This lecture explores the aesthetic and ethical parameters of John Ruskin’s watercolour practice. As in his acts of verbal description, the Victorian critic’s pictures staged distinctive modes of attention for his audiences, modelling ways of closely observing visual phenomena and taking their significance in. In the process, however, as they brought the observed world onto the two-dimensional sheet, revelling in their grasp of detail, the drawings also refused to pin that world down, proposing that the act of depiction instead remain open, mobile, never fully complete. Like the best of his writings, then, Ruskin’s drawings constituted an art of unpossession, with real consequences for the understanding of his thought. But as it ranges over the sheer variety of his visual work—from nature studies to architectural fancies to copies after pictures from the past—the lecture also suggests some of the ways the visual might be distinguished from the verbal in Ruskin’s case. Drawing out the difference picturing makes in his relation to the world, it examines how Ruskin’s engagement with the medium of watercolour led his pictures to suggest things his words could never say.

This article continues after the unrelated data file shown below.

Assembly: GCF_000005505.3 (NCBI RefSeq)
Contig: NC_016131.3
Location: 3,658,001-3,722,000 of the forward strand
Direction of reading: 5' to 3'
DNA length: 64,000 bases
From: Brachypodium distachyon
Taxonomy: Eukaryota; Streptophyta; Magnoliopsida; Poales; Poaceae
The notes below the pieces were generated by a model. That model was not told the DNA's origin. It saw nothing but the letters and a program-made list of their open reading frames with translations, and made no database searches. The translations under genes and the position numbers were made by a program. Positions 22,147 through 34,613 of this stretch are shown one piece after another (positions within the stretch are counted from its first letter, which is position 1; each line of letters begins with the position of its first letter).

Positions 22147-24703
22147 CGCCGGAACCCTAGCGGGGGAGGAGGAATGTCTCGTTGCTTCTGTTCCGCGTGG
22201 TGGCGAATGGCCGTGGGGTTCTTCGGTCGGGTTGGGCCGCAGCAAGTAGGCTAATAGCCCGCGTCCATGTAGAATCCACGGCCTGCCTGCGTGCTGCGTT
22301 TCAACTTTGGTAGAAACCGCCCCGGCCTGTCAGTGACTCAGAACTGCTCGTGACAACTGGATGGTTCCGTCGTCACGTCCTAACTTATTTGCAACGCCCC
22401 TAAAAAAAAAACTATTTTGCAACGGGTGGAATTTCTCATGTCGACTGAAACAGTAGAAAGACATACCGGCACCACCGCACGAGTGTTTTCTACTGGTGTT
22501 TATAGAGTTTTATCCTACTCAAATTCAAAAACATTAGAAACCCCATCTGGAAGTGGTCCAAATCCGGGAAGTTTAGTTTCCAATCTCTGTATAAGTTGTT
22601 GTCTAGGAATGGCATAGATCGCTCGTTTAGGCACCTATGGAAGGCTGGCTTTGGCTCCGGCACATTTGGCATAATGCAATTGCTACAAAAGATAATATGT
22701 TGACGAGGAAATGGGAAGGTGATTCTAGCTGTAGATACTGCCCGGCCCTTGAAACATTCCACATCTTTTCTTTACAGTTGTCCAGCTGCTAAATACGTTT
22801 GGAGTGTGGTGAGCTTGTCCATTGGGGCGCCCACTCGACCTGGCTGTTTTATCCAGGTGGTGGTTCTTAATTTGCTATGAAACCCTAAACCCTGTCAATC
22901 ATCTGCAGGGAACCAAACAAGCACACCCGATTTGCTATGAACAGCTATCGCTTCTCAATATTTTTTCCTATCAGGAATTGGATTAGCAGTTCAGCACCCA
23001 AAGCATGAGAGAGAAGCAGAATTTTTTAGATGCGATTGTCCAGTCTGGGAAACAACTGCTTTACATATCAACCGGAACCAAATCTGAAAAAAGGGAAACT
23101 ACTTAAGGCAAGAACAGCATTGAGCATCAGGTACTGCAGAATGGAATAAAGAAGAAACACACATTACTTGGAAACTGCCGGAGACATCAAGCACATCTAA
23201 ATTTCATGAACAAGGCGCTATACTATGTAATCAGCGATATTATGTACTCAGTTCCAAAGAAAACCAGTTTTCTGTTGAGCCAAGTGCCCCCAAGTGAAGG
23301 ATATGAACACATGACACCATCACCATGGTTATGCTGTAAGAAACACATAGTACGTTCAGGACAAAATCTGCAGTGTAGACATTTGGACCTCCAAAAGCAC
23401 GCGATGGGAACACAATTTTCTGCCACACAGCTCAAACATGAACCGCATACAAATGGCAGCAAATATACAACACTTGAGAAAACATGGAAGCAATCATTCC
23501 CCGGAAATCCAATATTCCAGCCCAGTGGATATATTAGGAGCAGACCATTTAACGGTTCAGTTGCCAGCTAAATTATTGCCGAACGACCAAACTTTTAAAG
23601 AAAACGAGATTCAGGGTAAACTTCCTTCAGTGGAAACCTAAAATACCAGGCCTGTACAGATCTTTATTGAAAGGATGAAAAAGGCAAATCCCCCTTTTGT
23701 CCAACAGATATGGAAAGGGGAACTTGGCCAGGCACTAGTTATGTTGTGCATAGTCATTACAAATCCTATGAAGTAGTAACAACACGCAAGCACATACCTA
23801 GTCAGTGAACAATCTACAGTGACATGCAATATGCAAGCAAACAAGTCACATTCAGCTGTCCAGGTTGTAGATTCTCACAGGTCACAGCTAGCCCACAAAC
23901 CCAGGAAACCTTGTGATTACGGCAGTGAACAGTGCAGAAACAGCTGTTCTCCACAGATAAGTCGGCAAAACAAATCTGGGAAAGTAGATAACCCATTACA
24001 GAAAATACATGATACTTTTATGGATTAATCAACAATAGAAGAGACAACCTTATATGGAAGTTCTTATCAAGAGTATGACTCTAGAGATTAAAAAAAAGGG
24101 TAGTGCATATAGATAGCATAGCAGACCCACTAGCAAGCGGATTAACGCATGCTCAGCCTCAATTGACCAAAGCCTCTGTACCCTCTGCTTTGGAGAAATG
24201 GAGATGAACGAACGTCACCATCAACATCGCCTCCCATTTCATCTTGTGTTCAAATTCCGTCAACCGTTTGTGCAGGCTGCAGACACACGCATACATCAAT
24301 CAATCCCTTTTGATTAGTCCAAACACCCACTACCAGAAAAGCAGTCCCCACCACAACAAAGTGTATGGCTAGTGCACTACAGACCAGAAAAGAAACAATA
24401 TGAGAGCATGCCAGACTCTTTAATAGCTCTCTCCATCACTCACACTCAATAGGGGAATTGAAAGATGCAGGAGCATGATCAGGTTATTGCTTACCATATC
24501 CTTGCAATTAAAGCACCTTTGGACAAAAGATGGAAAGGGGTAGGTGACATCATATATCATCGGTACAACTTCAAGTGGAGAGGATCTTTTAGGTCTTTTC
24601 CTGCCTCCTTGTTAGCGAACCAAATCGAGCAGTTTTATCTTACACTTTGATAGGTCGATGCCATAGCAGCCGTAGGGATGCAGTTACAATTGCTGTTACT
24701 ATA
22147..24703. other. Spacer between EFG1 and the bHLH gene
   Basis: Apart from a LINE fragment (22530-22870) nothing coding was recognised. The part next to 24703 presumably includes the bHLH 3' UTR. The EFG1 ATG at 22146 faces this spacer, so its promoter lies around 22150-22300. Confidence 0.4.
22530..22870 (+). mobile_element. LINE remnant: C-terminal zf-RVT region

Jeremy Melius is a historian of modern art, focussed on the trajectories of art making and art writing in Britain and Europe since 1800. Currently a Visiting Scholar at Corpus Christi College, Oxford, he has published widely on figures such as John Ruskin, Walter Pater, Adolf Hildebrand, Pablo Picasso, and Lee Bontecou. He has recently completed a book on the invention of Botticelli and is at work on another concerning the fraught relation between Ruskin and art history.
Organised by Professor Caroline Arscott (The Courtauld).